Reason #6: The Fraudulent Good-Time Charlie Gravy Train Ain’t Comin’ Back

Low interest rates were only one factor in the housing bubble; the other was loose lending standards. Heck, they weren’t just loose, there was wholesale fraud going on.

Now, with regulators and Congress breathing down their necks, mortgage lenders are likely to button up their standards tighter than a nun’s pajamas.

That’s a bit like closing the barn door after the horse is out, but it means the ingredients for a housing bubble just aren’t there anymore. Speaking of that …

Reason #7: America is Getting Older

A great wall of baby boomers, born between 1946 and 1964, are approaching retirement age. The oldest baby boomers turn 63 in 2009, and when the trend peaks in 2030, the number of people over age 65 will zoom to 71.5 million — one in every five Americans.

Old people don’t need huge homes. You know — the kind of McMansions we’ve been building for the past 20 years.

And while the inventory of U.S. single-family homes, townhouses and condominiums decreased to a 9.7 month supply in February — down from 11.3 months in April last year — that’s STILL a lot of unsold inventory on the market.

How Long Could Home Prices Stay Depressed?

MAYBE we’ll see home prices recover in 2012. Or maybe it will take a LOT longer. Studies show that of the last three up waves in housing prices, 1942-1956, 1975-1979 and 1985-1989, it took the run-up time plus 30 percent before housing prices started to move up again.

Since this last housing bull market went from (roughly) 1997-2007, the housing prices won’t start a significant run-up until 2020.

And what will inflation do to the value of your home by then?

Now for the good news.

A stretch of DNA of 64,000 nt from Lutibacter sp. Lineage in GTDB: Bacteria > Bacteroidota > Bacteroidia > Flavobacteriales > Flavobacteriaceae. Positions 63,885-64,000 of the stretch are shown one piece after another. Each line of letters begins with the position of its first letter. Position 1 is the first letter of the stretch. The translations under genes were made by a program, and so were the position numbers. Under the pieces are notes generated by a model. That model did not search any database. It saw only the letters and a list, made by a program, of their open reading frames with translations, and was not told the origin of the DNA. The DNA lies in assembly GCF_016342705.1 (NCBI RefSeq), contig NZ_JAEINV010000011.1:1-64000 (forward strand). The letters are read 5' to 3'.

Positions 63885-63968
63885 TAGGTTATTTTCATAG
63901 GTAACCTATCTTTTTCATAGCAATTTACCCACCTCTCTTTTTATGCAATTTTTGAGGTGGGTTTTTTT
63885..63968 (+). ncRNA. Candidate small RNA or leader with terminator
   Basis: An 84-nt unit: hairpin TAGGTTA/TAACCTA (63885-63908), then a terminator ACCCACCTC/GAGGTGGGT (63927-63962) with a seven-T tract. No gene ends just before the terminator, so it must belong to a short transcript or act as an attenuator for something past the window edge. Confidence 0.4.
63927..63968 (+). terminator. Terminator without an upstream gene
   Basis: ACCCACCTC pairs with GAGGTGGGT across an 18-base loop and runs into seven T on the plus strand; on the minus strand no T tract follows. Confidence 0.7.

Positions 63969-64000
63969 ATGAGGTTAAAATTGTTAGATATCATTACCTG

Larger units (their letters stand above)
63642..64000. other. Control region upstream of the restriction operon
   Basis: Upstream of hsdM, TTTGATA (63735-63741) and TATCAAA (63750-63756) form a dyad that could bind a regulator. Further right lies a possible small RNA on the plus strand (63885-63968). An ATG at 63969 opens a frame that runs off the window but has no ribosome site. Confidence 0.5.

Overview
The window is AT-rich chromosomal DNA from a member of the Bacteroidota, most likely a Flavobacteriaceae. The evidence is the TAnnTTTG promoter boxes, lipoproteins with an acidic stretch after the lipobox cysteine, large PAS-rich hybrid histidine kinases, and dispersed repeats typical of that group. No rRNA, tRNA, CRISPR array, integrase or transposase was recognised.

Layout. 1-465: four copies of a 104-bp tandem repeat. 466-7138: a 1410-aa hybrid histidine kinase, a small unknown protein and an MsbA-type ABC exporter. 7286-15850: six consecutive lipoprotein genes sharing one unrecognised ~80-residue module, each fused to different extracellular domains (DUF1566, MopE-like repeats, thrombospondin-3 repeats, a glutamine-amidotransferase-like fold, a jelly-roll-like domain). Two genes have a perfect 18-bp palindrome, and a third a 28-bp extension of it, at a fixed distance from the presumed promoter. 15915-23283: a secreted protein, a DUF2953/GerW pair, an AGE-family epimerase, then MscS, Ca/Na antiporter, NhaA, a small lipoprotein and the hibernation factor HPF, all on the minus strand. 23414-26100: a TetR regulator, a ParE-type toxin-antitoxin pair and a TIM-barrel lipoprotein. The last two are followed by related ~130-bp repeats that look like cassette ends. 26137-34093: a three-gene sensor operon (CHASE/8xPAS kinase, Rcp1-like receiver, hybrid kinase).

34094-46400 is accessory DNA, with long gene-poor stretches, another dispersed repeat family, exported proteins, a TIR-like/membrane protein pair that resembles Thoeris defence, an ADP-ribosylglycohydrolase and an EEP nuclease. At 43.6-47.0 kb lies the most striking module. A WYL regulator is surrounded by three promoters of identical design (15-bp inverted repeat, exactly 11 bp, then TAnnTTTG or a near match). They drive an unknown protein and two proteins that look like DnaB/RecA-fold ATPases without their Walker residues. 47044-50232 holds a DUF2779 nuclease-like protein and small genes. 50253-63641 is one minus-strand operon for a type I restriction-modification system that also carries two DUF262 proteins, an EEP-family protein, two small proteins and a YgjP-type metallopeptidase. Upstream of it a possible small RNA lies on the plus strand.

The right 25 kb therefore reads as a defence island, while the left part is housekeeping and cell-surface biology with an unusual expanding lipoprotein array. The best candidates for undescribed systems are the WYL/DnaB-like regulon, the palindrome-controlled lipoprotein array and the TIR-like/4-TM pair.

What, you thought I was going to dump all this on you and not tell you what you SHOULD be investing in?

Here are a couple of ideas …

Pick #1: The PowerShares DB Base Metals Fund (DBB). Base metals have based nicely in recent weeks, buoyed by bullish buying trends in China. The Chinese have $1.9 trillion in foreign reserves, and they’re using them to buy raw materials while they’re cheap.

Last weekend, Chinese Premier Wen Jiabao said his country’s stimulus package is working and the economy is “better than expected.”

While he cautioned that complete recovery will take much more time because the global financial crisis continues to spread, he also pledged to pull the country out of its slump by, among other efforts, expanding domestic demand and building major infrastructure projects.

You know what more infrastructure projects and consumer demand in China means. Chinese imports of iron ore are soaring, hitting a record in March. Chinese imports of copper are also soaring, and they’re gobbling up base metals as well.

I think you can buy the DBB anytime. My Red-Hot Commodity ETFs service holds it now.

Pick #2: Gold. An easy way to buy gold is the SPDR Gold Trust (GLD). Gold is in a consolidation mode right now, but I expect support between $765 and $800 to kick in. And that would be a buying opportunity for the precious metal. Gold will be excellent insurance for any portfolio if inflation kicks in the way I think it will. And it holds its value during deflationary times as well.

All the best,


P.S. For daily updates on gold and more, check out my new blog at

This investment news is brought to you by Uncommon Wisdom. Uncommon Wisdom is a free daily investment newsletter from Weiss Research analysts offering the latest investing news and financial insights for the stock market, precious metals, natural resources, Asian and South American markets. From time to time, the authors of Uncommon Wisdom also cover other topics they feel can contribute to making you healthy, wealthy and wise. To view archives or subscribe, visit